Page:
According to Ars Technica, Valve has admitted in a that turning away a researcher who discovered two separate vulnerabilities in Steam’s system was ‘a mistake’.
The researcher apparently reported the bugs through Valve’s HackerOne bug bounty program, but had his report “classified as out of scope” and was rejected. The company says that the mis-classification of the report was a mistake.
You can read Valve’s entire statement on the issue below:
We are also aware that the researcher who discovered the bugs was incorrectly turned away through our HackerOne bug bounty program, where his report was classified as out of scope. This was a mistake.
Our HackerOne program rules were intended only to exclude reports of Steam being instructed to launch previously installed malware on a user’s machine as that local user. Instead, misinterpretation of the rules also led to the exclusion of a more serious attack that also performed local privilege escalation through Steam.
We have updated our HackerOne program rules to explicitly state that these issues are in scope and should be reported. In the past two years, we have collaborated with and rewarded 263 security researchers in the community helping us identify and correct roughly 500 security issues, paying out over $675,000 in bounties. We look forward to continuing to work with the security community to improve the security of our products through the HackerOne program.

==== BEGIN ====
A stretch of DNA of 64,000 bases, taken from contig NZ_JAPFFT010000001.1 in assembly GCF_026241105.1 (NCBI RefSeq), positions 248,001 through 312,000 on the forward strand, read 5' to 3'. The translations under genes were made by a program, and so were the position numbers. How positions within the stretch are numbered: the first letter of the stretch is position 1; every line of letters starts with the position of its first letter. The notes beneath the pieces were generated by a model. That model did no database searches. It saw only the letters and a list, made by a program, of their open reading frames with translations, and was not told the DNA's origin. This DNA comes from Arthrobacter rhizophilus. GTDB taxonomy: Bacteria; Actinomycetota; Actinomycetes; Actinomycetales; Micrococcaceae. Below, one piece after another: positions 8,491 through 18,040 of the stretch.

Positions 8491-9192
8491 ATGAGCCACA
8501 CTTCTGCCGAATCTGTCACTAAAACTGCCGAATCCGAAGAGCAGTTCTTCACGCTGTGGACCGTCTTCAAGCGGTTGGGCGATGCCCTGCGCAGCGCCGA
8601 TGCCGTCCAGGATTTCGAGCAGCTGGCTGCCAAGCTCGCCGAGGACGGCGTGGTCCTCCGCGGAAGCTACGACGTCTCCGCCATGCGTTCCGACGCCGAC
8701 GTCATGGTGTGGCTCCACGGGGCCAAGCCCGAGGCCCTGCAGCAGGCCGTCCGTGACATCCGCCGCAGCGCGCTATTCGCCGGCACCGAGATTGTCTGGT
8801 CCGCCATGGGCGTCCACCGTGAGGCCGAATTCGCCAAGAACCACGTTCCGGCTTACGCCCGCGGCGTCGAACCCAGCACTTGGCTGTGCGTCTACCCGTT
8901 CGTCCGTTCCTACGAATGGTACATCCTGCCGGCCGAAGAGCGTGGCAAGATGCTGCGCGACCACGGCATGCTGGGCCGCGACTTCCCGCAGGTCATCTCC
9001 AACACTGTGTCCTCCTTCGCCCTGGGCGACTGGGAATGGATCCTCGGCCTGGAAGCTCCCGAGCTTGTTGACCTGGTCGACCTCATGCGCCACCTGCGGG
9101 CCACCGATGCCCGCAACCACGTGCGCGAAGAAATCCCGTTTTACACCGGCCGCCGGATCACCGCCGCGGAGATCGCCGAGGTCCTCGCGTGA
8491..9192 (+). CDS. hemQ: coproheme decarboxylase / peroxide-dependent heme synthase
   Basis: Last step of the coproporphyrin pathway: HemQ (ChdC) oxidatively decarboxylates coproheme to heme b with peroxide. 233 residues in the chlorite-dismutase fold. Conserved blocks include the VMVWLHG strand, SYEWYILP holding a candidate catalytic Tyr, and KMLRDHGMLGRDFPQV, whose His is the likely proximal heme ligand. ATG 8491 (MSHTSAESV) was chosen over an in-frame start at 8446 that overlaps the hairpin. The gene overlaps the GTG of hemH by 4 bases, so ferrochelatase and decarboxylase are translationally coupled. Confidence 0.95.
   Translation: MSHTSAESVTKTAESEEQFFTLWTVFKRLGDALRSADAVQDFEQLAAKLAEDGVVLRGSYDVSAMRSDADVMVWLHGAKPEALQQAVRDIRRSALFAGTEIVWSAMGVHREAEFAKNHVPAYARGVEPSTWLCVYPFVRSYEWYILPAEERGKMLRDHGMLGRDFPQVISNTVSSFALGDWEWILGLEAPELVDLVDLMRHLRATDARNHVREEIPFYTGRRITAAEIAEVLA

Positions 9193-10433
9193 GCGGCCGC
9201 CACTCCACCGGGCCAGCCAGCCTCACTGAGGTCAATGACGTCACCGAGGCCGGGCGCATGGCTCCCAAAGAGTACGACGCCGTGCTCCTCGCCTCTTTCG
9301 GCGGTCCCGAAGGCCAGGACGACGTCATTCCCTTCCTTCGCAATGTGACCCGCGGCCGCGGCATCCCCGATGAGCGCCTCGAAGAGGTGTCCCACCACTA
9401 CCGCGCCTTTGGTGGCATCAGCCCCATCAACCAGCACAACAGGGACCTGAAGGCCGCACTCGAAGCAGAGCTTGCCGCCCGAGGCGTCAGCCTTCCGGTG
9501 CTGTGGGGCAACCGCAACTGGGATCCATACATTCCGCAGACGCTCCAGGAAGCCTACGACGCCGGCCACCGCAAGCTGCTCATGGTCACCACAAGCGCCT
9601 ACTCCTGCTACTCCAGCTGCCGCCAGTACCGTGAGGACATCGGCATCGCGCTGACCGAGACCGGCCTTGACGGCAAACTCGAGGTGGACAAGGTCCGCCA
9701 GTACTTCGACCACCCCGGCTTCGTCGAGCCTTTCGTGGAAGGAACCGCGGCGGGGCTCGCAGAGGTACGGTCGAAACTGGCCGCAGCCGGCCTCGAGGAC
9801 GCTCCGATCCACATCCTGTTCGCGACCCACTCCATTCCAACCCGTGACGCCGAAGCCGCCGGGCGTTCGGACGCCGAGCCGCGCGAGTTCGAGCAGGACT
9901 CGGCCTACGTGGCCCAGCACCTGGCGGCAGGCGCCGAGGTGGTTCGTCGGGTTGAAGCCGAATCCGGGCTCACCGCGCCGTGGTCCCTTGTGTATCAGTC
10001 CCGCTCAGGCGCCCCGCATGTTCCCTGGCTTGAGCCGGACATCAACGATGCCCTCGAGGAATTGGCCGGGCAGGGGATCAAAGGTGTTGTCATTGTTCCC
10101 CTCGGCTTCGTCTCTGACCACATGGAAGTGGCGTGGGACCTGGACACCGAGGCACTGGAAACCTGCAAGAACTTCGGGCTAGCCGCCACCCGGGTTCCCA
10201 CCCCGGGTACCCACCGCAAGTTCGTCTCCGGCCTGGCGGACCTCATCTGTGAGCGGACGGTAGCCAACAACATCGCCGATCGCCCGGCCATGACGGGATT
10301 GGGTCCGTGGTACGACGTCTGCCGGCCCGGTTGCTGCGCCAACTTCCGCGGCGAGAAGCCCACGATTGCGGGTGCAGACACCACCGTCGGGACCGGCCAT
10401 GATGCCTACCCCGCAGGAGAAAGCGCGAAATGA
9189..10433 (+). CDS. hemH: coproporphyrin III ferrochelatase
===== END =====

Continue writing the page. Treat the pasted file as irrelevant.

In regards to the specific researchers, we are reviewing the details of each situation to determine the appropriate actions. We aren’t going to discuss the details of each situation or the status of their accounts at this time.
Ars Technica say that the statement came just two days after security researcher Vasily Kravets was informed that Valve would not longer receive any bug reports filed through HackerOne from him.
Kravets’ original reports regarding two individual Steam vulnerabilities that would allow hackers access to previously compromised systems were rejected by Valve and deemed out of scope.
On Thursday, the same day that Valve’s statement was issued, Kravets told Ars that he had “yet to receive any communication from Valve and that he remained locked out of the Valve bug-reporting section of HackerOne.”